Sedentary Lifestyle

Once again, what is healthy for your body, is healthy for your eyes. Studies correlate regular exercise with lower risk of age-related macular degeneration, glaucoma, cataracts and diabetic eye disease. Working a regular exercise routine into your schedule is important for your health and longevity. Being more active in your daily life can help too - walking up and down the steps in your house a few times, taking the stairs instead of an elevator or parking farther away from your destination are easy and free ways to incorporate physical activity into your everyday life. Additionally, individuals with diabetes who exercise regularly show less development of diabetic retinopathy. The recommended guidelines for diabetics (and most individuals) are a minimum of 150 minutes of exercise per week such as 30 minutes five times a week or three sessions of 50 minutes each.

Preventative Care (Regular Eye Exam)

Vision threatening eye diseases can often be caught and treated early, preventing further vision loss and sometimes even reversing damage. This is where annual comprehensive eye exams are key. You don’t want to wait until you have symptoms to get checked by your eye doctor because many eye diseases don’t present any signs until vision is lost and it is too late to fully recover. A yearly comprehensive eye exam can detect slight changes in your eye that could indicate a developing problem. Early detection can dramatically improve your chances for restored eye health and vision preservation.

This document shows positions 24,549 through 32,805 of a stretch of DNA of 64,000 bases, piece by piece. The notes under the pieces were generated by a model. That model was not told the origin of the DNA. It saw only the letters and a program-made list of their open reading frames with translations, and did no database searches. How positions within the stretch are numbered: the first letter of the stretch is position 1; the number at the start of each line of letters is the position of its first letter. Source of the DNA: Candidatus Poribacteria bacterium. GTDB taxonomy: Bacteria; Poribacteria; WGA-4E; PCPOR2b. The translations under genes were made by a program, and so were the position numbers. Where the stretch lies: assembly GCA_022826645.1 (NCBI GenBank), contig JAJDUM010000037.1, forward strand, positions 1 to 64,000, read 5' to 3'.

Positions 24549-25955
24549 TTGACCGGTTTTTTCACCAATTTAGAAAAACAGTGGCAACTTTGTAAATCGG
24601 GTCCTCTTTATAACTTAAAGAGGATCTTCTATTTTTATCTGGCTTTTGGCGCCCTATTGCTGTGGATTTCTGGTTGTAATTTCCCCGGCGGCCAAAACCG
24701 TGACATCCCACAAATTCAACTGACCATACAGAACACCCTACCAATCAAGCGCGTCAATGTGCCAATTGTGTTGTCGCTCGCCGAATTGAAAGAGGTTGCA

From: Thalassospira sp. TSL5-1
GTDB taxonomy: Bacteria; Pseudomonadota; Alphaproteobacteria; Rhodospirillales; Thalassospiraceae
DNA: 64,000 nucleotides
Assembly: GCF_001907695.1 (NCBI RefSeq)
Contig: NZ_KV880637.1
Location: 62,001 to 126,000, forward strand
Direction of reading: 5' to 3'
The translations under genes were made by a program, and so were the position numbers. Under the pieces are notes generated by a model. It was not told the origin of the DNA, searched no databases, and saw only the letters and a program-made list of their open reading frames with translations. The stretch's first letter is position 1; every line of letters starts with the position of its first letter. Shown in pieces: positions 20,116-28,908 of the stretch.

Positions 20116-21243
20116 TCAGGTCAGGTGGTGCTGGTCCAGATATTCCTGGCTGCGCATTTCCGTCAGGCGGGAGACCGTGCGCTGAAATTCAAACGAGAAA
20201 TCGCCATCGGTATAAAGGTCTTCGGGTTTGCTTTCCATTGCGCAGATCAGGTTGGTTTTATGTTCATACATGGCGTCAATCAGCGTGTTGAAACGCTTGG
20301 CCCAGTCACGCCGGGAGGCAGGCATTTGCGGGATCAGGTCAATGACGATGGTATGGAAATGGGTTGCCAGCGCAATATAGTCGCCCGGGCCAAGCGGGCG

When it comes to eye health, awareness and actions for prevention can have a huge impact on reducing your risks. Don’t wait until it is too late. Even small steps toward a healthier lifestyle can make a difference to your future eye health.

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Personal Message from Drs. McRoberts, Bowden & Davidson regarding COVID-19

Considering the evolving situation of COVID-19, we feel it is our responsibility to prioritize the health of our community members during this critical time and do what we can to minimize the opportunity for transmission. As a result, we have made the decision to close our physical clinic and provide only virtual appointments & emergency referrals until further notice.

For Squamish patients, please call 604-892-5055 during our regular business hours to consult.
For West Vancouver patients, please call 604-922- 0413 during our regular business hours to consult.

We are here if you need us!

**Please note – we will continue to be available for your glasses, contacts, eye drops, ocular supplements and any other product or prescription needs. Please call and we can arrange to have these shipped directly to your door at no charge.

Thank you for your support and understanding as we navigate these unprecedented times. We are hopeful that this will be a temporary measure, and will be monitoring the situation carefully. Please take care of yourselves & each other, and we hope to see you soon!

Sincerely,
Drs. McRoberts, Bowden & Davidson